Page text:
In his Catholic Times column of 8th September, Mgr Loftus wants to have a go at Pope Innocent III. Loftus seems incapable of seeing the problem: that this Pope, who encapsulates so much of what he doesn't like, was God's instrument in approving the Rule of St Francis, a rule of poverty so radical that it had to be toned down as time went on, and caused endless problems in the Order Francis founded. An impartial observer might easily judge that Pope Innocent III was so reluctant to 'crush the spirit', so open St Francis' charisma and personal holiness, that he didn't do enough to inject some common sense into the enterprise. This is the man, as Loftus says with some truth, who occupied the See of Rome at the zenith of its temporal power and influence over European politics. St Francis, on the other hand, adopted the liturgy of the Papal Court as that of his Order, which then spread through Europe as the form of the Roman Rite we all know and love. So maybe life is a bit more complicated than you've imagined all this time, Basil?

Loftus' attempt to line everyone in history up into Good and Bad, Progressive and Lace-loving, goes even more horribly wrong when he gets to the Cathars, or Albigensians. On the time-worn principle 'my enemy's enemy is my friend', because Pope Innocent III is Bad, the Cathars must be Good.

Referring to them:
Their criticism of the worldly and material lifestyle of the Papal court so riled Innocent that he ordered the French King to go on yet another crusade against them. 

Oh is that right? The Cathars were persecuted for criticising worldliness, while St Francis somehow not only escaped this persecution but actually got the Papal blessing for his aescetical new order. How is that supposed to work? In fact, the Cathars were a particularly nasty kind of dualist, who thought matter so evil that marriage and procreation were barriers to salvation. Is that what Loftus means by rejecting 'worldliness'?

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2: The Blessing of an Expectant Mother.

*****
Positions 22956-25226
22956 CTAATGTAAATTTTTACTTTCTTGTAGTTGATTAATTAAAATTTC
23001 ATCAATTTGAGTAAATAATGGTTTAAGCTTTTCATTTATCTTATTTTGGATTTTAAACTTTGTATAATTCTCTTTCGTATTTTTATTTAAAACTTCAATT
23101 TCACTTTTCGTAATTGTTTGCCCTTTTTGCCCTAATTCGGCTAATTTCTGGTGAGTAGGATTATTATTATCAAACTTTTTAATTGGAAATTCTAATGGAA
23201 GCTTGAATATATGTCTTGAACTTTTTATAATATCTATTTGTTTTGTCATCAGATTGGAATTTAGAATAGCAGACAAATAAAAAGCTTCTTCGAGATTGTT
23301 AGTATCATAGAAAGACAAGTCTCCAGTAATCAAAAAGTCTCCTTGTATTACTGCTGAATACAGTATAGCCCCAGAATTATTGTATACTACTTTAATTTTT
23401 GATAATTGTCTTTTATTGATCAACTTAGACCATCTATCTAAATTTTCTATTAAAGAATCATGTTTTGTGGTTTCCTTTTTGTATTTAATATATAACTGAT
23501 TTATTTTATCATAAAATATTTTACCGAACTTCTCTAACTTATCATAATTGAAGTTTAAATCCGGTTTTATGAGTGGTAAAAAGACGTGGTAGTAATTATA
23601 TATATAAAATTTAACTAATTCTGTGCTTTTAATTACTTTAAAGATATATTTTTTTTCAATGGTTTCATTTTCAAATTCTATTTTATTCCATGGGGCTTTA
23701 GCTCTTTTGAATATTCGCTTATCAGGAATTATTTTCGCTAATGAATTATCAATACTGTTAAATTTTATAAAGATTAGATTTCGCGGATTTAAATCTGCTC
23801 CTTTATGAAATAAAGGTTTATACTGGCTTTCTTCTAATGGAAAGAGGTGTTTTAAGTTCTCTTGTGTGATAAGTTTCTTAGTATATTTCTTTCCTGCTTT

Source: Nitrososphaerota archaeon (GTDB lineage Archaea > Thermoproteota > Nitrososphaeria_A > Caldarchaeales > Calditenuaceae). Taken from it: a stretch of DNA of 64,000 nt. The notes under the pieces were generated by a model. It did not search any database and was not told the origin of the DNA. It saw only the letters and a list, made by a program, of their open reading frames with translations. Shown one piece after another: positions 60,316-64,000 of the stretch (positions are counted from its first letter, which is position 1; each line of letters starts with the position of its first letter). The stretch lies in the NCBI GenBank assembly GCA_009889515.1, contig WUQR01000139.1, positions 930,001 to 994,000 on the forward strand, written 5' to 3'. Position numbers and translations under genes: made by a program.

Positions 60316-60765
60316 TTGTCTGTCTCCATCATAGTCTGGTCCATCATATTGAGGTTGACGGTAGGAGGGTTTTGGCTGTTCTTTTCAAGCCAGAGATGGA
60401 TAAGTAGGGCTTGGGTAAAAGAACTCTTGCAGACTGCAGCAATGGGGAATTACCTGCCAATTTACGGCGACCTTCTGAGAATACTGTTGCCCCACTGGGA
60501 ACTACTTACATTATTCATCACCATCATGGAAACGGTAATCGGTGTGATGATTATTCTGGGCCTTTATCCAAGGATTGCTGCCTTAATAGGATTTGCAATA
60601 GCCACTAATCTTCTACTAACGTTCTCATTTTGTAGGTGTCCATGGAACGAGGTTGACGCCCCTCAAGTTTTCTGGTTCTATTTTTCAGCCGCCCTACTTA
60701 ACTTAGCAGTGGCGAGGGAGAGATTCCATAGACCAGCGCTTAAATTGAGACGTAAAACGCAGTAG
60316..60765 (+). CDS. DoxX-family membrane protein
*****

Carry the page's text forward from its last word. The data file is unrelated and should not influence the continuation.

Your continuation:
The Cathars are good company, however, for the two other examples Loftus provides of people persecuted unjustly by the Church's heresy-hunters: 'good men such as Teilhard de Chardin, and writers who are simply exploring the truth ... good men such as Sean Fagan in Ireland today.' 

Fr Fagan, at 84 I suppose a contemporary of Mgr Loftus, has been calling for the ordination of women, among other things.

Another very strange passage occurs later in the column.

As Christians we are community. We are called to Salvation not as individuals, but as members of the Church, just as the chosen people prepared for the first coming of Christ in community, so too today we prepare for his [sic] return in glory by living in the community of the Church. Salvation is corporate within the community of the Church.

What does it mean? Perhaps nothing at all. It does remind me strangely of the heresy of mono-psychism, combated by St Thomas Aquinas, that said all human beings have only one soul between them. This was condemned because it was incompatible with, well, individual salvation, and individual eternal reward and punishment. The point to keep in mind, Mgr, is that we aren't all saved, or damned, together: each of us must pay for his own sins. Perhaps the Cathars can put him straight on this one.

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3: the Baptism of a baby, with siblings looking on. Does Loftus hate them too?

Monday, September 23, 2013

Introduction to the Theology and Spirituality of the Traditional Mass, Pantasaph

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Canon Montjean blessing Summer School students with the Blessed Sacrament in the Church of St David, Pantasaph 

This two-day conference / retreat led by Canon Amaury Montjean sounds very interesting; the lovely venue, of course, I know well from the Summer School.
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Theology and Spirituality of the Traditional Mass
Institute of Christ the King Sovereign Priest
18th to 20th October 2013

Canon Amaury Montjean ICRSP
Canon Montjean is from the Institute of Christ the King Sovereign Priest, a congregation dedicated to the traditional form of the mass. In recent times the traditional rite has become more available in the main stream life of the Church. For many this is either new or rediscovery of a way of worship that needs to be explained to us once again in order to obtain the maximum benefit.